A landslide susceptibility model, employing a digital elevation model (DEM) and geological data, was used in a GIS to predict slope stability in a region of the H J Andrews Long‐Term Research Forest, located in the Western Cascade Range in Oregon, USA. To evaluate the contribution
of error in elevation to the uncertainty of the final output of the model, several different, but equally probable, versions of the input DEM were created through the addition of random, spatially autocorrelated noise (error) files. The realized DEMs were then processed to produce a family
of slope stability maps from which the uncertainty effects of elevation error upon landslide susceptibility could be assessed. The ability to assess this uncertainty has the potential to help us better understand the inherent strengths and weaknesses of applying digital data and spatial information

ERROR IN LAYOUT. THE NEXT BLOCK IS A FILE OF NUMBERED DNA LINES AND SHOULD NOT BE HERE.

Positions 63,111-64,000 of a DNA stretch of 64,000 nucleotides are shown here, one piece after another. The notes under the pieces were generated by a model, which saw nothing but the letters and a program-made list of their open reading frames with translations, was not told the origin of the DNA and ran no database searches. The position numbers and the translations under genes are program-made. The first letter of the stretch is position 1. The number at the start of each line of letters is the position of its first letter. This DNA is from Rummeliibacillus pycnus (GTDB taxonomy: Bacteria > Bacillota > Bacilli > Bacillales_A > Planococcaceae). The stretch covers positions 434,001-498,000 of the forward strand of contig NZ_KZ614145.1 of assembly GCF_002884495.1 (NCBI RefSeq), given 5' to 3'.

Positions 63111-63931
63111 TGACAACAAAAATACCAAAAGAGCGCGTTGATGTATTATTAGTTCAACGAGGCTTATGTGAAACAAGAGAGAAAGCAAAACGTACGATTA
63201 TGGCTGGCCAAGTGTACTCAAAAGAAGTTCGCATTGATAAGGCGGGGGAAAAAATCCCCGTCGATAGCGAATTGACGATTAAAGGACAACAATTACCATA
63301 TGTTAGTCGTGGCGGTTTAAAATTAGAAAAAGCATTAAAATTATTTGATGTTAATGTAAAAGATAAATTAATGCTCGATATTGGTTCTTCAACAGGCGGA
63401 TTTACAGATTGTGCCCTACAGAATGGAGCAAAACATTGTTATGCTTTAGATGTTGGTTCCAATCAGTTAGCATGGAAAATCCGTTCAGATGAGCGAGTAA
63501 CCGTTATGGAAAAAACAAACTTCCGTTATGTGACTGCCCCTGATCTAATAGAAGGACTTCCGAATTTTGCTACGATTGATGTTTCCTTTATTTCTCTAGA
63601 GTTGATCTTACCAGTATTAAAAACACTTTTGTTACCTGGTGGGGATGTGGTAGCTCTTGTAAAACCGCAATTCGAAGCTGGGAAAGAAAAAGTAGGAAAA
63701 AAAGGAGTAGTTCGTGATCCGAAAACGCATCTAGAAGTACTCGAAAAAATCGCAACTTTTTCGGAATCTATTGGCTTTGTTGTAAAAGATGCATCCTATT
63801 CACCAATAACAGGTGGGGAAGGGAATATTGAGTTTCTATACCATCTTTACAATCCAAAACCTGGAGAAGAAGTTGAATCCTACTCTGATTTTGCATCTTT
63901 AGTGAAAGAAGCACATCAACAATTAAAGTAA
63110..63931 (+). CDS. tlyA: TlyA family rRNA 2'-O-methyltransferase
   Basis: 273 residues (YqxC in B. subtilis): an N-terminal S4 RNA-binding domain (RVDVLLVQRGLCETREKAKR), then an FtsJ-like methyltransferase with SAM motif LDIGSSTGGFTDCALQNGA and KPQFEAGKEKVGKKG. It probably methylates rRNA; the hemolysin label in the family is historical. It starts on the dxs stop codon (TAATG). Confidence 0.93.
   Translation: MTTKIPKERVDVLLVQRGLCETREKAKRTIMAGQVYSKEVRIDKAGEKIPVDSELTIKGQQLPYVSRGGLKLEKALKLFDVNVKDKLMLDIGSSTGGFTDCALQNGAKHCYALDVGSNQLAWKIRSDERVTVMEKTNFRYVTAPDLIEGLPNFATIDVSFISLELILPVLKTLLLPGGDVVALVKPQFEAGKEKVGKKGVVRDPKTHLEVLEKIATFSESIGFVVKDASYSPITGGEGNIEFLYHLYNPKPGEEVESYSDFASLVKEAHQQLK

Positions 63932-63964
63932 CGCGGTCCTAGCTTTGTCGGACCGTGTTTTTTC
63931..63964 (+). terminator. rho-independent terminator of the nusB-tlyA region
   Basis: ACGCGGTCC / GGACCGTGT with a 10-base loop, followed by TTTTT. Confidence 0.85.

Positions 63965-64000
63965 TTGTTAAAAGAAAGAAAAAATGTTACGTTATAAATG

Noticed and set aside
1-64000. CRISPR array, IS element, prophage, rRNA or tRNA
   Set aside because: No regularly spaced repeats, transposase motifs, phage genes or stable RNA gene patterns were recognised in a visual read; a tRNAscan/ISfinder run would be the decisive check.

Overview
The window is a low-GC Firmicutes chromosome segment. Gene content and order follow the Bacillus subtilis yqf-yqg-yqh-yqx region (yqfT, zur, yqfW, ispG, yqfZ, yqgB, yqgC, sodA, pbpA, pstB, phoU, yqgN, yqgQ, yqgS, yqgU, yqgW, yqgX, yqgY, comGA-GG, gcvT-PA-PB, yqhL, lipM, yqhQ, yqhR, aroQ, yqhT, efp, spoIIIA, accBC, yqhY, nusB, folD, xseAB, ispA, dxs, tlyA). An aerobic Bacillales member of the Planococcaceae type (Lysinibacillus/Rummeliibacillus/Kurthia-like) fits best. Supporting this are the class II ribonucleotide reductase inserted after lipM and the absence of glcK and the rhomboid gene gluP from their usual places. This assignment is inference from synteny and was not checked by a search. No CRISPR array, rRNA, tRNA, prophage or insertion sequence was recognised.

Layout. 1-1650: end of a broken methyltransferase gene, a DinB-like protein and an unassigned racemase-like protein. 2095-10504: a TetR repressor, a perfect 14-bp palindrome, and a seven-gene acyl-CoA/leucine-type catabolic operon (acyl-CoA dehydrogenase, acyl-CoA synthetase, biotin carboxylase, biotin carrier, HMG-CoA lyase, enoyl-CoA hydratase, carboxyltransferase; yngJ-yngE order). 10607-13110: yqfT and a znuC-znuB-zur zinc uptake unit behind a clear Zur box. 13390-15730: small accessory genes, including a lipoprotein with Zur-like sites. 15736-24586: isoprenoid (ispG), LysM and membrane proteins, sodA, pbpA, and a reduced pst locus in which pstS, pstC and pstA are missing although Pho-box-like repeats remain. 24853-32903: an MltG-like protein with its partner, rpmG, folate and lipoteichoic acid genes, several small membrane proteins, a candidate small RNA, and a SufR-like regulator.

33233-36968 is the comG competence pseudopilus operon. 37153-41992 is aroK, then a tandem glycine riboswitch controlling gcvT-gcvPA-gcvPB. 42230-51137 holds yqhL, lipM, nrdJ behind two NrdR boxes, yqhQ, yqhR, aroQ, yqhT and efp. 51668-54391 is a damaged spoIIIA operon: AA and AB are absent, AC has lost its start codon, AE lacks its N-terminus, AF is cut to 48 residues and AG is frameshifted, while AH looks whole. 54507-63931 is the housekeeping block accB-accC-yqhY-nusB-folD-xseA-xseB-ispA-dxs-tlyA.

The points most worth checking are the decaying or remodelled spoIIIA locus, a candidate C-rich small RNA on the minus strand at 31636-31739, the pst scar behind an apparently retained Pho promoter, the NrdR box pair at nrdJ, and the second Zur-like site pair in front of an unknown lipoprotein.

systems to this application, and to facilitate improved natural resource management decisions in relation to timber harvesting and slope stability problems.
No Supplementary Data
No Article Media
Document Type: Original Article
Los Alamos National Laboratory, PO Box 1663, XCM-MS F645, TA3 / SM43 / 13S, Los Alamos, New Mexico 87545, USA.
Centre for GIS and Modelling, Department of Geomatics, University of Melbourne, Parkville, Victoria 3052, Australia.
Publication date: December 1, 1997